|Mouth||Gulf of Mexico|
|Length||2,320 mi (3,730 km)|
|Mouth elevation||0 ft (0 m)|
The name "Mississippi" comes from a Native American name that means "big river". The source of the Mississippi is Lake Itasca in Minnesota, near the border with Canada. The Mississippi flows south through the middle of the United States. It flows through the states of Minnesota, Wisconsin, Iowa, Illinois, Missouri, Kentucky, Tennessee, Arkansas, and Mississippi. The mouth of the Mississippi is in the state of Louisiana, south of the city of New Orleans. The Mississippi flows into the Gulf of Mexico.
At the end of the Mississippi there is a zone in the Gulf of Mexico where very few animals can survive comfortably because of the fertilizer and other chemicals that run off of farms into the river and its tributaries. The rivers then carry them into the gulf.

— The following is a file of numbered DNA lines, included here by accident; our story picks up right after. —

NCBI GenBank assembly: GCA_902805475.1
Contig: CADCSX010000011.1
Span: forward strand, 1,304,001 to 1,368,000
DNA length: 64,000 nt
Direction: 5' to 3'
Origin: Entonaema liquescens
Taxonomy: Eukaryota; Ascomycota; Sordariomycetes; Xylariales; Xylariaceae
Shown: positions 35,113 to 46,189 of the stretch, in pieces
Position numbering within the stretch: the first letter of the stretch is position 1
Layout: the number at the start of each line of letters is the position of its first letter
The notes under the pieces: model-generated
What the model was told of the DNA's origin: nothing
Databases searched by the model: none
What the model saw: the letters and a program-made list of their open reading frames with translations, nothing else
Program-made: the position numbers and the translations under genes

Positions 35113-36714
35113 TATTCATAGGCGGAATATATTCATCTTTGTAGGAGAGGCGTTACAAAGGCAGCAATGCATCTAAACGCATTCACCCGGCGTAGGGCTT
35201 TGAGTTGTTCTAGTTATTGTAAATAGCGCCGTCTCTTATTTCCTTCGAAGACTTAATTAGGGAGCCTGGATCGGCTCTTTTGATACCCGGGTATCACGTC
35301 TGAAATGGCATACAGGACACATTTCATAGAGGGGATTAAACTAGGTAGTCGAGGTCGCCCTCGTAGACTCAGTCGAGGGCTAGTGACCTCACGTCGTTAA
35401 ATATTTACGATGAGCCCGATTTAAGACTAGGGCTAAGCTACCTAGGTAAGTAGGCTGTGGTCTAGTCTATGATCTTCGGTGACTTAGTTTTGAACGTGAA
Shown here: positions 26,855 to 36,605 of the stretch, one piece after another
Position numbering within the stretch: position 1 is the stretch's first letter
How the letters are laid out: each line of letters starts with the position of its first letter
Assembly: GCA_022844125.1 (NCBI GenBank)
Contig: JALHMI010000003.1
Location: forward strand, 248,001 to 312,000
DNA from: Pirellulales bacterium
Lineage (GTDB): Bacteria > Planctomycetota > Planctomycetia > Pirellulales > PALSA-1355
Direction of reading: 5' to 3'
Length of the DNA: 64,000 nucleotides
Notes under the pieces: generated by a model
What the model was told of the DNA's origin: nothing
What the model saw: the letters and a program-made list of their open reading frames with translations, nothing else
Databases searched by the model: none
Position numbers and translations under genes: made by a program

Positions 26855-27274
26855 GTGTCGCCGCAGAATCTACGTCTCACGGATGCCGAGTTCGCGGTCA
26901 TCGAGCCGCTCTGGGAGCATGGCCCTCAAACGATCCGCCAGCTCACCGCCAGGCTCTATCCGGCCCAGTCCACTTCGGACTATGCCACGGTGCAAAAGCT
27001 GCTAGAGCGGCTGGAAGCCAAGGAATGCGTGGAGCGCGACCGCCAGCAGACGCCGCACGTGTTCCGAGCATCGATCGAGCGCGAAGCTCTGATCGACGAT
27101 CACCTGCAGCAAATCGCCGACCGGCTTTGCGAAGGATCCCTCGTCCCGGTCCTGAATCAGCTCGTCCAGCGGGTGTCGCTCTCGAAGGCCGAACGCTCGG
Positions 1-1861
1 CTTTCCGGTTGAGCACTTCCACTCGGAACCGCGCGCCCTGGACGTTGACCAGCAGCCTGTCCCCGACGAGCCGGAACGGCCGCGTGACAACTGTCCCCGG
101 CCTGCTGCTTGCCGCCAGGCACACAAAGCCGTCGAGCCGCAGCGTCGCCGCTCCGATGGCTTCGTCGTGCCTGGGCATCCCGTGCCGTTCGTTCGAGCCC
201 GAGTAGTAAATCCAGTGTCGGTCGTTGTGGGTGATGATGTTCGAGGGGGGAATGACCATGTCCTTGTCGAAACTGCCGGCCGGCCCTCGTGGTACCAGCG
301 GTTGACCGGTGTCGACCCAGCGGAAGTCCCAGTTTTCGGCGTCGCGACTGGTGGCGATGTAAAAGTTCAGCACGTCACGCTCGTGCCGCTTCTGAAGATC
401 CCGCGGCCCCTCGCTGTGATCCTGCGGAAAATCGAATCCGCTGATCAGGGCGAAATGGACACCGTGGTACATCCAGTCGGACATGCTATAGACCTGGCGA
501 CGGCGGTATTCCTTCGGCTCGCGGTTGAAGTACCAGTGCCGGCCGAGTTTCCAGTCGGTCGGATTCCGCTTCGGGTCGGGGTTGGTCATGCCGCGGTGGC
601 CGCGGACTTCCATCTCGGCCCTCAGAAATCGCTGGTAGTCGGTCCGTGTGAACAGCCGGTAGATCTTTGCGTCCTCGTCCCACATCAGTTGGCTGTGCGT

The Mississippi has been very important for transportation in the history of the United States. In the 1800s, many steamboats traveled on the Mississippi River. St. Louis, Missouri, Memphis, Tennessee, and New Orleans were important port cities.
The Mississippi has many large tributaries, or rivers that flow into it. The watershed of the Mississippi covers much of the United States. This means that the Mississippi and its tributaries drain much of the United States.
Some important tributaries of the Mississippi are (listed from the source to the mouth of the river):
|the Minnesota River|
|the St. Croix River|
|the Wisconsin River|
|the Illinois River|
|the Missouri River|
|the Ohio River|
|the Arkansas River|
The Mississippi River in books
A big part of the book Huckleberry Finn by Mark Twain is set on the Mississippi River. Twain also wrote a book called Life on the Mississippi, which had some stories about how he used to work on a steamboat.
Mississippi River Media
The source of the Mississippi River at Lake Itasca
An animation of the flows along the rivers of the Mississippi watershed